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Guajillo Chile and Pineapple Adobo

This recipe for guajillo chile and pineapple adobo is courtesy of Roberto Santibanez.

  • Yield: Makes 4 1/2 cups

Source: The Martha Stewart Show


  • 15 large guajillo chiles, wiped clean, stemmed, and seeded
  • 6 chiles de arbol (with seeds), wiped clean
  • 4 cups peeled pineapple pieces (1/2-inch each, from about 1/2 pineapple)
  • 1 cup freshly squeezed orange juice
  • 10 to 12 cloves garlic
  • 1 piece (3 inches) Mexican cinnamon bark, cut in half
  • 1 1/4 teaspoons ground cumin
  • 1/4 teaspoon ground cloves
  • 6 tablespoons olive oil
  • 2 tablespoons sugar
  • 1 tablespoon cider vinegar
  • Coarse salt


  1. Heat a dry skillet over low heat or preheat a broiler to low and position rack about 8 inches from the broiler. Place guajillo chiles in skillet or under broiler and toast on all sides until softened. Transfer guajillo chiles to a large bowl and cover with cold water. Let soak until softened, 20 minutes to 1 hour. Place chiles de arbol in skillet or under broiler and toast on all sides until blistered; set aside.

  2. Drain guajillo chiles and rinse well. Working in batches, combine the guajillos, pineapple, orange juice, chiles de arbol, garlic, cinnamon, cumin, cloves, and 2 cups water in the jar of a blender; blend until very smooth.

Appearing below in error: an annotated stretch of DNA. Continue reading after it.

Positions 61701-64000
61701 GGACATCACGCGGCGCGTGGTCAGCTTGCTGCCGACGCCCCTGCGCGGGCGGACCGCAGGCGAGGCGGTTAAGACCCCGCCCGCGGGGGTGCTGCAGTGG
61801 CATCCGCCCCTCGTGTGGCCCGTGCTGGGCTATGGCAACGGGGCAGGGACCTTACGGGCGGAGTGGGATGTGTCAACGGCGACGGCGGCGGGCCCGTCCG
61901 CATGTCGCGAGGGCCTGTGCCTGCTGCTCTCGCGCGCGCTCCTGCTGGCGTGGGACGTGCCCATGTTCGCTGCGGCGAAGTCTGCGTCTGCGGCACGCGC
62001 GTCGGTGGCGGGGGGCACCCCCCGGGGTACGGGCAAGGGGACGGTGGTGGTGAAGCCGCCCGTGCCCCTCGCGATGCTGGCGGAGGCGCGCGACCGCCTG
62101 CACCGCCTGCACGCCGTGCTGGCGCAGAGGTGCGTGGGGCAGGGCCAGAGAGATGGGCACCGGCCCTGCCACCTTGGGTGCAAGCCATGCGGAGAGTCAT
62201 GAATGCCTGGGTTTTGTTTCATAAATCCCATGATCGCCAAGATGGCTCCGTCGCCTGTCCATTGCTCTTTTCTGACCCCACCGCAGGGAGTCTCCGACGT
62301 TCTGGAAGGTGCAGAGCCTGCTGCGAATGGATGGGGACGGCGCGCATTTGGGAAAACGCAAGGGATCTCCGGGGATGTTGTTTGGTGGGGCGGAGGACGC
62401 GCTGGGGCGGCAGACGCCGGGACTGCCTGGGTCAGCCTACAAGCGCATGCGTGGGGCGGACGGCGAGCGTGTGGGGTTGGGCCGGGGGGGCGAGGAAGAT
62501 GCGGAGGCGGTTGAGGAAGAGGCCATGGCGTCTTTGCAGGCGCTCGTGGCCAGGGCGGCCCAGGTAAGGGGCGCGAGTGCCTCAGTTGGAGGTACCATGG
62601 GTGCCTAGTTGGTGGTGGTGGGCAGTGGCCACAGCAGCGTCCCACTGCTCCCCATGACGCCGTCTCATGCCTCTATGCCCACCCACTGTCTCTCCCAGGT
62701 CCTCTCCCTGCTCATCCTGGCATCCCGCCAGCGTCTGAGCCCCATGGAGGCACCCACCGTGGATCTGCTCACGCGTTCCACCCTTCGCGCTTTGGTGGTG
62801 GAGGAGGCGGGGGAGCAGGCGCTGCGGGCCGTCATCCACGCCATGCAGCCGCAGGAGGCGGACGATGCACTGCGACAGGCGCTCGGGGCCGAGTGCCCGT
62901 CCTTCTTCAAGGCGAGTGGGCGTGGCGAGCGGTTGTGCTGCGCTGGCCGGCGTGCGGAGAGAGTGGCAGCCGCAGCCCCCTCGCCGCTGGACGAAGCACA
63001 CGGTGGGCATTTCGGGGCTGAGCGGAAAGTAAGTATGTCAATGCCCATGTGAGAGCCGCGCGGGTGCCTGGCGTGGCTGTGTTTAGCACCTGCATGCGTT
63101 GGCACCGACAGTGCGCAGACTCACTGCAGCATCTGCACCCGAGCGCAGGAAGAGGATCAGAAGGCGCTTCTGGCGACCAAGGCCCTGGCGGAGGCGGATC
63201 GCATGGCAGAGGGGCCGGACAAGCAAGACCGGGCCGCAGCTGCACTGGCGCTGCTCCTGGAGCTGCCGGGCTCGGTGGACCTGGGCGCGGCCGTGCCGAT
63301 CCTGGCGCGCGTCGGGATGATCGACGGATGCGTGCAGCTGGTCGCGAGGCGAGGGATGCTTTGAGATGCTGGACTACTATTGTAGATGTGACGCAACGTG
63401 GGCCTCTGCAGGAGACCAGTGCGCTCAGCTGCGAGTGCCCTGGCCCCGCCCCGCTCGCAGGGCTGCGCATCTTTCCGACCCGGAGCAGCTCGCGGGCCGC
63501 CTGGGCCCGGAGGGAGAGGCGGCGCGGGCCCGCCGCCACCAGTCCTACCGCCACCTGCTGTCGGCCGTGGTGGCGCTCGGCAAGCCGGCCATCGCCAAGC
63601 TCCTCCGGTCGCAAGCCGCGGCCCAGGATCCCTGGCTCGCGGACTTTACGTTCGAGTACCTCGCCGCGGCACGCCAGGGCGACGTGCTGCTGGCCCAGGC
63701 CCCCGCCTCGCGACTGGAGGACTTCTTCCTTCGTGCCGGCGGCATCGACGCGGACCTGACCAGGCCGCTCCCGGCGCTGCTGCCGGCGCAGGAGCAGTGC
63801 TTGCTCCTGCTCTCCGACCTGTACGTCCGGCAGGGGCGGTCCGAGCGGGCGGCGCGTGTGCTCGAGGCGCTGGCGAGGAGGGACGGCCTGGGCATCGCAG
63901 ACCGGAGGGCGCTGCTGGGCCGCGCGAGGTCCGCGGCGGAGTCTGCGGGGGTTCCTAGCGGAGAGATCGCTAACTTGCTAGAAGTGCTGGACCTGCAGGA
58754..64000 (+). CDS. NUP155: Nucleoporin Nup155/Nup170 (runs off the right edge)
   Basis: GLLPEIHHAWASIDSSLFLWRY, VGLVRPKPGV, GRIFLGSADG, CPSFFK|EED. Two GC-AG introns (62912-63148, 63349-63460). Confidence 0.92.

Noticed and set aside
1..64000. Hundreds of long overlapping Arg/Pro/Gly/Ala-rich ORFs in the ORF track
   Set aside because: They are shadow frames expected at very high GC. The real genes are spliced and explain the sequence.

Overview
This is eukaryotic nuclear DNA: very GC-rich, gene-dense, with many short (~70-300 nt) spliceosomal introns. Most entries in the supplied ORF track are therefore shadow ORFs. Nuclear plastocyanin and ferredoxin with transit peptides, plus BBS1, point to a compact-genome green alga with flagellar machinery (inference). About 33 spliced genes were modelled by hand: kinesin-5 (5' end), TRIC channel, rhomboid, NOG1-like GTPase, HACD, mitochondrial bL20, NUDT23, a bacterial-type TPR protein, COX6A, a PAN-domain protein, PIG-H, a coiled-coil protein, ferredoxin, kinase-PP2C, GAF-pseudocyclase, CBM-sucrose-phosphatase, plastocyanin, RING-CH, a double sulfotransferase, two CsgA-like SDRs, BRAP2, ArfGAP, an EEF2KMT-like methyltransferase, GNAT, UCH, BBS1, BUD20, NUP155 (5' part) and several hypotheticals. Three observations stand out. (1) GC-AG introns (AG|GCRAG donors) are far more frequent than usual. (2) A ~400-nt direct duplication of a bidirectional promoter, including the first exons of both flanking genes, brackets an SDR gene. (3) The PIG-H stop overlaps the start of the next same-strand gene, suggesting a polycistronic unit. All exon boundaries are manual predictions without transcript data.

3. Heat olive oil in a large heavy saucepan over medium heat. Pour in blended mixture and bring to a boil. Reduce heat to a simmer and cook, stirring occasionally, until sauce is shiny and thickened, about 30 minutes. If sauce thickens before taking on a nice sheen, add water, a few tablespoons at a time and no more than 1 cup, and continue cooking.

  4. Stir in sugar and vinegar; season with salt. Strain sauce through a very fine mesh sieve, pressing solids down with a spatula to remove as much liquid as possible. Sauce can be stored in an airtight container and refrigerated up to 4 days. Reheat before using.

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